How a Devon Hospital Was Saved from Cuts – Then Led the Fight Against Covid-19

A decade of cuts have undermined Britain's health service. But in North Devon, residents fought back – and now their hospital is playing a leading role in the battle against Covid-19.

In North Devon, Mandy Mitchell becomes seriously ill with coronavirus. She requires treatment in the local hospital’s intensive care unit, where she is put into an induced coma for almost 100 days. 

On the fringes of Dartmoor a nursing home is in desperate need of PPE, left waiting weeks for a delivery. They call the same local hospital for help. As health care professionals struggle to fight the virus this hospital in North Devon also takes part in life-saving trials. 

North Devon District Hospital (NDDH) has been a beacon for the region in the pandemic, providing essential services and saving lives. Had proposed cuts to the acute services at gone ahead the story might have been very different.

In 2016, a ‘Sustainability and Transformation Plan’ for the wider Devon region was put forward. Encouraged by government policy and led by Angela Pedder, it could have stripped North Devon District Hospital’s most vital acute services – A&E, intensive care, stroke, maternity, orthopeadic and peadeatric services were all at risk.

In 2016 Pedder, then Chief Executive of the Royal Devon and Exeter NHS Trust, told The Guardian: “We have to make sure the services are sustainable 2, 5, 10 years down the line.” The cuts would be made by 2020, only four years down the line: the year we would need our health service’s resources the most.

The plans to centralise services would force some residents of North Devon, an ageing and growing population, to travel to Exeter. Depending on where you live and the weather conditions the journey takes over an hour. The ‘golden hour,’ the critical window for essential treatment after which mortality rates increase substantially, for many patients would be gone.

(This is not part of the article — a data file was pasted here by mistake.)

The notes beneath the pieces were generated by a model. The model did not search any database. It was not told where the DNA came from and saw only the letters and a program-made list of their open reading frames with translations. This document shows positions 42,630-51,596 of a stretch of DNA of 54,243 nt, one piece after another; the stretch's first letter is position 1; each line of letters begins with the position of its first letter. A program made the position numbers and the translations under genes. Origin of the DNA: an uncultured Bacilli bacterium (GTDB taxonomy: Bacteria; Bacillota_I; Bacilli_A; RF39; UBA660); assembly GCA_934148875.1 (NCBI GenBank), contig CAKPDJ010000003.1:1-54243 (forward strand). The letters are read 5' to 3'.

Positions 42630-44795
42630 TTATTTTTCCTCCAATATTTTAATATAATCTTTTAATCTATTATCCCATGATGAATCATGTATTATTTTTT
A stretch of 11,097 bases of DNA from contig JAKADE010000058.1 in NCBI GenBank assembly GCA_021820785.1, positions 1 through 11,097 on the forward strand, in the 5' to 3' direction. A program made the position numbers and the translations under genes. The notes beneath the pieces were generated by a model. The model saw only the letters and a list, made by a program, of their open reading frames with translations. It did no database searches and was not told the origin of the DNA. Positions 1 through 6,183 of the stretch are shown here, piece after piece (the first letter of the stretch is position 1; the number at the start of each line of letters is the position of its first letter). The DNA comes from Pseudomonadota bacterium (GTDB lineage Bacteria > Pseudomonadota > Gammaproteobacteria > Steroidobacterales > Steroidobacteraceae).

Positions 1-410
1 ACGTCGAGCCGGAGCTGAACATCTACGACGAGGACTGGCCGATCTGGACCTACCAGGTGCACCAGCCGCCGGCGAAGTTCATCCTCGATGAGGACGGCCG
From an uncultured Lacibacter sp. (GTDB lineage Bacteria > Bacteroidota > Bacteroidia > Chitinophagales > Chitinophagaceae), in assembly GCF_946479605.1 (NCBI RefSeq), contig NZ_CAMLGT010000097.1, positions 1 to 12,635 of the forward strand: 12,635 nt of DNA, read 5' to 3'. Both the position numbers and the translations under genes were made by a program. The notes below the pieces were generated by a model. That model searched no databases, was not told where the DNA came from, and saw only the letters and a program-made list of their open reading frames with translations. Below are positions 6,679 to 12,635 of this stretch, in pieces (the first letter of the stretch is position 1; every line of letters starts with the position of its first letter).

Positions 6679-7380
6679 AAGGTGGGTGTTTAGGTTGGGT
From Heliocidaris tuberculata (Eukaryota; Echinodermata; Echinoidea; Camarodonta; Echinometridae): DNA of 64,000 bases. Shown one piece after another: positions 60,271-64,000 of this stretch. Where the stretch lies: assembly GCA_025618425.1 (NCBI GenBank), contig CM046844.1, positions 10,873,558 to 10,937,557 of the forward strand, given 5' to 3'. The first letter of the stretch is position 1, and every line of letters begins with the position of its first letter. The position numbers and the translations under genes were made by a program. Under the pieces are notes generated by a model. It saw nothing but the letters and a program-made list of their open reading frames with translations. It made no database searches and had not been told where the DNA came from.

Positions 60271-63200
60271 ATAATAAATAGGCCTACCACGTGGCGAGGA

Sue Matthews, a former nurse who spent more than 20 years in the NHS, was shocked by the proposals. “Everything was under review, all the services, there was no red line,” she says. “So I just said, ‘no, we’re the red line’.” As the North Devon treasurer of the ‘Save Our Hospital Services’ (SOHS) group, Matthews joined with other members to stop the plans. 

The cuts were proposed because Devon’s health and social care services were predicted to have a £557 million deficit by 2020. The problem, Matthews claims, is Devon’s historic underfunding. NHS trusts are funded by areas defined as Clinical Commissioning Groups (CCGs). Funding is based not on the size of the population and their needs, but rather the population’s income and the value of property within the CCG. Geographically, Devon is the largest CCG in the country.

Devon is a largely rural economy and the agriculture, fishing and seasonal tourism work tends towards minimum wage employment, so there is a lot of rural poverty, which means the vast and sprawling county gets less funding than some smaller NHS trusts.

Like many poorer, rural areas, such as Cornwall, Devon also happens to be a “beauty spot,” meaning millions of tourists descend on the county every year, increasing demand on the local hospitals. In regards to Devon’s aging population, “it costs four times as much to provide care for over 65s than for those younger,” Matthews says. “You would expect that to be key to the funding formula, but it’s not.” 

To fight the cuts, the ‘Save Our Hospital Services’ group started petitions and contacted MPs, including the then health secretary Jeremy Hunt, and organised the ‘See Red’ protests. 

In 2016, I was back living in North Devon. The hospital is in my hometown of Barnstaple, so myself and my then 70 year-old mother joined the 4,000-strong protest of red that gathered to resist these cuts. We marched down the high street thick and red as blood cells through the arteries of the town and congregated in the square, which was so full many were lining up along the wide, brown river Taw. The hospital was a beacon no one had ever imagined would be snuffed out.